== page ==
Lecture Notes in Computer Science (including subseries Lecture Notes in Artificial Intelligence and Lecture Notes in Bioinformatics) | Year: 2010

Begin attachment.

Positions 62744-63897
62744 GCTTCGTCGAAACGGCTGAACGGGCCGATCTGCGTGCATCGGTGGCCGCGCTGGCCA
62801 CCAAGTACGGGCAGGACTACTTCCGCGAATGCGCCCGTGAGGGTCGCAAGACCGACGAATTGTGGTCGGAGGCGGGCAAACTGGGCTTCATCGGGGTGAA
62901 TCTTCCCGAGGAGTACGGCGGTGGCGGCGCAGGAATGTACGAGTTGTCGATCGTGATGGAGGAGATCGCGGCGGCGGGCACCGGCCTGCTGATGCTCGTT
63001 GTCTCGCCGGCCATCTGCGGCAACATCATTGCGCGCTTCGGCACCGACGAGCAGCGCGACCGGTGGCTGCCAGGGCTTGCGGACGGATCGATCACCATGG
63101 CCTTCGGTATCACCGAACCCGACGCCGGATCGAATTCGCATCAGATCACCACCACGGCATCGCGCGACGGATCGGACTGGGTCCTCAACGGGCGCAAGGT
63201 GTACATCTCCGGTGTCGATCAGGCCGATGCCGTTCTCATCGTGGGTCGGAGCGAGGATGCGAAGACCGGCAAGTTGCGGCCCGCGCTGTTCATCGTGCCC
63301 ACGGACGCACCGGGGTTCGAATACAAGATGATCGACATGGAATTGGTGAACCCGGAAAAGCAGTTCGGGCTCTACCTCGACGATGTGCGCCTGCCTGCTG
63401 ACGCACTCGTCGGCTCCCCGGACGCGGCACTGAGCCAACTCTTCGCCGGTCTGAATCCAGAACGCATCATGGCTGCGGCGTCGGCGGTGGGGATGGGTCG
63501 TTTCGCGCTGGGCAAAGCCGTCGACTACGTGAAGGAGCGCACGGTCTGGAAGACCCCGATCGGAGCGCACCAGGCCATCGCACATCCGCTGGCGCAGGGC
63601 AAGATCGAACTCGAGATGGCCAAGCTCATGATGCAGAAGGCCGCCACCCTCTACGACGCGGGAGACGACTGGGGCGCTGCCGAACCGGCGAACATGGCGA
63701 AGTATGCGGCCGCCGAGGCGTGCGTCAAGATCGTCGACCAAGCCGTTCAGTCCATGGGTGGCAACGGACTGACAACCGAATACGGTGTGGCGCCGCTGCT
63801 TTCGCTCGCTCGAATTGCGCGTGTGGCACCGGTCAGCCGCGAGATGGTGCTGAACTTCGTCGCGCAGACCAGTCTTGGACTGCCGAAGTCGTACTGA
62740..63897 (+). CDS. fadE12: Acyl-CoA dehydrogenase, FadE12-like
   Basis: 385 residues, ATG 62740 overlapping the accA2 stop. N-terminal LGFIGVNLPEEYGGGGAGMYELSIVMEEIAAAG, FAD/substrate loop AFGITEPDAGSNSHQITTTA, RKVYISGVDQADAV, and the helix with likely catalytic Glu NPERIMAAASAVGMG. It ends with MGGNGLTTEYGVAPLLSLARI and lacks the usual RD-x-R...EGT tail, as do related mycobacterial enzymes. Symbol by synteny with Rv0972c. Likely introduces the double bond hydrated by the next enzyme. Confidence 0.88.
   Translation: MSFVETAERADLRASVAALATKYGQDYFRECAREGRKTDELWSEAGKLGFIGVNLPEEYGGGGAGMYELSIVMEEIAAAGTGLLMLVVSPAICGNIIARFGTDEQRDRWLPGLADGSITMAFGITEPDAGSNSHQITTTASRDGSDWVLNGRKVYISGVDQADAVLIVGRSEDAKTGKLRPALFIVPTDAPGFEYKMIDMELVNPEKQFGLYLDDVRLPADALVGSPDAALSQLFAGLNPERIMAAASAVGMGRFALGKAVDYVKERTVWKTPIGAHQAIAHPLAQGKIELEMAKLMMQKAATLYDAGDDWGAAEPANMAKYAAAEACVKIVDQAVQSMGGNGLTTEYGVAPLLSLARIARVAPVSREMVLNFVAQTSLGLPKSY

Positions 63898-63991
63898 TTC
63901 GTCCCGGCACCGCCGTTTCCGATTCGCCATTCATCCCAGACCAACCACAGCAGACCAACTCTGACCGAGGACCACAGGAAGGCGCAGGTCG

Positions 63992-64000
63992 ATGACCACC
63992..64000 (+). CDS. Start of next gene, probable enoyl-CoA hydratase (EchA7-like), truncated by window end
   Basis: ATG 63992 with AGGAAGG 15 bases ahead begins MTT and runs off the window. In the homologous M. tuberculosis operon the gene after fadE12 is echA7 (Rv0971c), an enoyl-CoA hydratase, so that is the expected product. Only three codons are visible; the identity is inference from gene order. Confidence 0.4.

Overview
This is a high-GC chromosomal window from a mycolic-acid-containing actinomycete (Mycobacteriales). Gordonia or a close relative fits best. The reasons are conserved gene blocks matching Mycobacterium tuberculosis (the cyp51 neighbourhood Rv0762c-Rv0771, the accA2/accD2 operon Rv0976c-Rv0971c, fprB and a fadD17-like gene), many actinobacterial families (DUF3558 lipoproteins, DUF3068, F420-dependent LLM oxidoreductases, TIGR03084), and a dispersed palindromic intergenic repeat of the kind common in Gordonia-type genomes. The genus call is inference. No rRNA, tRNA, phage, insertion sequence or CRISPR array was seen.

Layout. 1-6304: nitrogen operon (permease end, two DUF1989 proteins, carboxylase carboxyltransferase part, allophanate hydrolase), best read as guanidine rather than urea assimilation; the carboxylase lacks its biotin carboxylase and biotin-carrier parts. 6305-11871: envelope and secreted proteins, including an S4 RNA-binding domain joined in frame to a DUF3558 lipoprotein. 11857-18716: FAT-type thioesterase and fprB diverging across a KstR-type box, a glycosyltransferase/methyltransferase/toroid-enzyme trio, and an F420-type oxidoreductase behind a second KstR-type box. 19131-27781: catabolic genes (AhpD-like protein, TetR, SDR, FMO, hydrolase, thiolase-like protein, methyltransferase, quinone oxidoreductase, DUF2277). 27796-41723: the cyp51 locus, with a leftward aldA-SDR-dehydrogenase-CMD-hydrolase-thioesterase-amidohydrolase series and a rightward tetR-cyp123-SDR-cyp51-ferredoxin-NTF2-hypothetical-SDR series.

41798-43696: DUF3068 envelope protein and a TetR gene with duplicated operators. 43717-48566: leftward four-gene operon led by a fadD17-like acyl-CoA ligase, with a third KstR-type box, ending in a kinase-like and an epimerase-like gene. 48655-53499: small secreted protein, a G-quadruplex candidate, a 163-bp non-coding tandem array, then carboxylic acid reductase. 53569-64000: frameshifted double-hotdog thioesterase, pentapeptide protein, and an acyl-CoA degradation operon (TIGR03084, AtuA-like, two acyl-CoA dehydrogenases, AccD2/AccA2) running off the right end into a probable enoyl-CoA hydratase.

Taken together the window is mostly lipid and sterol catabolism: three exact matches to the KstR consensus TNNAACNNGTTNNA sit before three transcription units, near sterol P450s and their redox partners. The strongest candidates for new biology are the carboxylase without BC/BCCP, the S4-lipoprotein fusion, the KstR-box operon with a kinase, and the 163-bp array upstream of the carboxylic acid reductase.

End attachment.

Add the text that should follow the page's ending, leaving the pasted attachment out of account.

The Stand4All project is a response to a call for tenders by the European Commission's Directorate-General for Employment, Social Affairs and Equal Opportunities. Its goal is to increase the use of CEN/CENELEC Guide 6, which contains guidance on the inclusion of the needs of elderly persons and persons with disabilities during the standards development process. To reach this goal, the project consortium has developed and delivered training on standardisation in several locations in Europe and for two types of audience: persons with disabilities and members of standardisation committees. The training for persons with disabilities is meant to increase their effective participation in the standardisation process. The training for committee members is meant to increase their awareness and knowledge of accessibility issues faced by persons with disabilities. © 2010 Springer-Verlag Berlin Heidelberg.